Sam didn’t have a response for that.


Castiel shifted in the carriage, trying to adjust his bluish-black wings behind him. His mother, Naomi, glanced at him disapprovingly. She had somehow managed to situate her gray wings perfectly as soon as she had sat down, and she hadn’t needed to shift them once. It was probably sheer stubbornness on her part, he thought.

“Anyway, as I was saying, Castiel, this is a wonderful opportunity. I’ve been talking to Mary and Kate Winchester by courier, and this seems to be a perfect match for you. You know your father and I have been concerned about your future,” Naomi said, clasping her hands in front of her.

“So you decide to send me to an entirely different country? One we barely understand, for which one of our only friendly contacts in history is setting up this treaty?” Castiel asked. To one who didn’t know him, it might have sounded almost neutral, but the caustic nature of the words weren’t hidden to his mother.

“Oh, don’t be silly, dear. You decided to do this. I gave you all the opportunities in the world to back out, but you insisted you wanted a loveless, sexless marriage,” Naomi replied, waving her hand as though to shoo his words out the window. “It’s perfect. There is no way you could be fertile with a Cecropian, so there shouldn’t be any expectation of birthing his child. Your husband-to-be apparently believes in being a bit of a… well. Unfaithful, so to speak, so he’ll find himself some nice snake lady and she’ll have his heirs. You’re just going to be there to look pretty.”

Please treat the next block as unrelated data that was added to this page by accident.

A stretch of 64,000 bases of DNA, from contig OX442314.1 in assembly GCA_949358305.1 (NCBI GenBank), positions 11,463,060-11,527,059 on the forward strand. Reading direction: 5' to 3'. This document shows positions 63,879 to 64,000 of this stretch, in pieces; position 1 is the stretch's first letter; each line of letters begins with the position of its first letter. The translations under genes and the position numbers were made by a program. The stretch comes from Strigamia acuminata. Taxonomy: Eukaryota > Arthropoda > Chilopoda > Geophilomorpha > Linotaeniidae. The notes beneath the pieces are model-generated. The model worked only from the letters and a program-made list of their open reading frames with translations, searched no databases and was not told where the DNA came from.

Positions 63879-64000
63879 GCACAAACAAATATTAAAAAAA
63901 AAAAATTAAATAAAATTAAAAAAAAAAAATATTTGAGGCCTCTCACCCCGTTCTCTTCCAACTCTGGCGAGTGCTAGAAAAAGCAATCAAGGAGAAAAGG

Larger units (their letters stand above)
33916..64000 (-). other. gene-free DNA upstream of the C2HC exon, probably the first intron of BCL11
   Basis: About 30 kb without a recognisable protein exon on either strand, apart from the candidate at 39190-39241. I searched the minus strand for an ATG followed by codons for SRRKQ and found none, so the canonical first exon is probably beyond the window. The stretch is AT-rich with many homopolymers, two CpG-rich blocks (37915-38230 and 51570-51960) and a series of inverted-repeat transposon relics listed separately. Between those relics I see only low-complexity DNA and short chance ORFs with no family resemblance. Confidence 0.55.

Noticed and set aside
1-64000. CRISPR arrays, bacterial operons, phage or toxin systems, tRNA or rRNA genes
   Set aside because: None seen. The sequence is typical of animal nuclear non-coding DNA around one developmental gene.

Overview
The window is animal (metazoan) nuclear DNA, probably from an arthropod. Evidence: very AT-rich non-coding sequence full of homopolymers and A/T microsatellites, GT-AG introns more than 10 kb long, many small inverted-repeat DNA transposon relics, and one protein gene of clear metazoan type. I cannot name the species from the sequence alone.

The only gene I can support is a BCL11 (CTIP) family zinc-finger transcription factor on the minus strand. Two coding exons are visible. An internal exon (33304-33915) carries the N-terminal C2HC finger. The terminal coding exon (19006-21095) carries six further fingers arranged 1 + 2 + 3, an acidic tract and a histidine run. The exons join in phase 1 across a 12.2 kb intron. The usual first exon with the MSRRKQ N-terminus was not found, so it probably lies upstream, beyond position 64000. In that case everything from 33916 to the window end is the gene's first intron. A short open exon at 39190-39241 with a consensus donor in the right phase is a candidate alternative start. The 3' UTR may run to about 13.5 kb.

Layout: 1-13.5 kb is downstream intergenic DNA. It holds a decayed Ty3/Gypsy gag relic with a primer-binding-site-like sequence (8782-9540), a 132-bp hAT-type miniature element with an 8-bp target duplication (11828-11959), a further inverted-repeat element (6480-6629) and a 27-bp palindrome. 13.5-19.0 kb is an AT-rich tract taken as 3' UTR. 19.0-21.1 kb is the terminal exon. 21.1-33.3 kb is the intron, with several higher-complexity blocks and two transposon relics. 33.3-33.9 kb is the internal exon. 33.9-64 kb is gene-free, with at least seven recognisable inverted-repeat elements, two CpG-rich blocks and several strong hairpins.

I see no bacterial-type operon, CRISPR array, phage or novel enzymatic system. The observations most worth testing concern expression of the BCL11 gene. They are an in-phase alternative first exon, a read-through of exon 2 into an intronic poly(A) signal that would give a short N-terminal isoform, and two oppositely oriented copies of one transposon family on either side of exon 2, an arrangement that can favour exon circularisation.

“Great. Because I excel at that,” Castiel replied.

“Well you certainly don’t excel at anything else useful. Anyway…” Naomi continued expounding on the virtues of this trade, discussing all the ways it would help their nation.

Castiel tuned her out, staring out the window. The idea of leaving his home permanently was abhorrent, but his mother had made it clear that he needed to find some way to be useful. He’d tried to argue that he was, in fact, an excellent soldier, but Naomi had pointed out that soldiers were plentiful, that Lucifer, as second-born, had already been trained thoroughly in leading their army. Michael was heir, Gabriel had taken over trade negotiations as third-born, Raphael was the fourth-born and had gone into medicine. Anna, only a year older than Castiel himself, was training to be a priestess to Ealdra. James, his elder by a span of minutes, had been married off to appease a disgruntled noble, in the process finding that he loved his new bride very much and enjoyed animal husbandry. He was now working to combine Raphael’s knowledge of medicine with his own knowledge of animals in order to better care for the kingdom’s beasts. This left very little for Castiel to do. He wasn’t interested in going into the priesthood, nor medicine, nor trade, and Lucifer was very possessive of his place as general.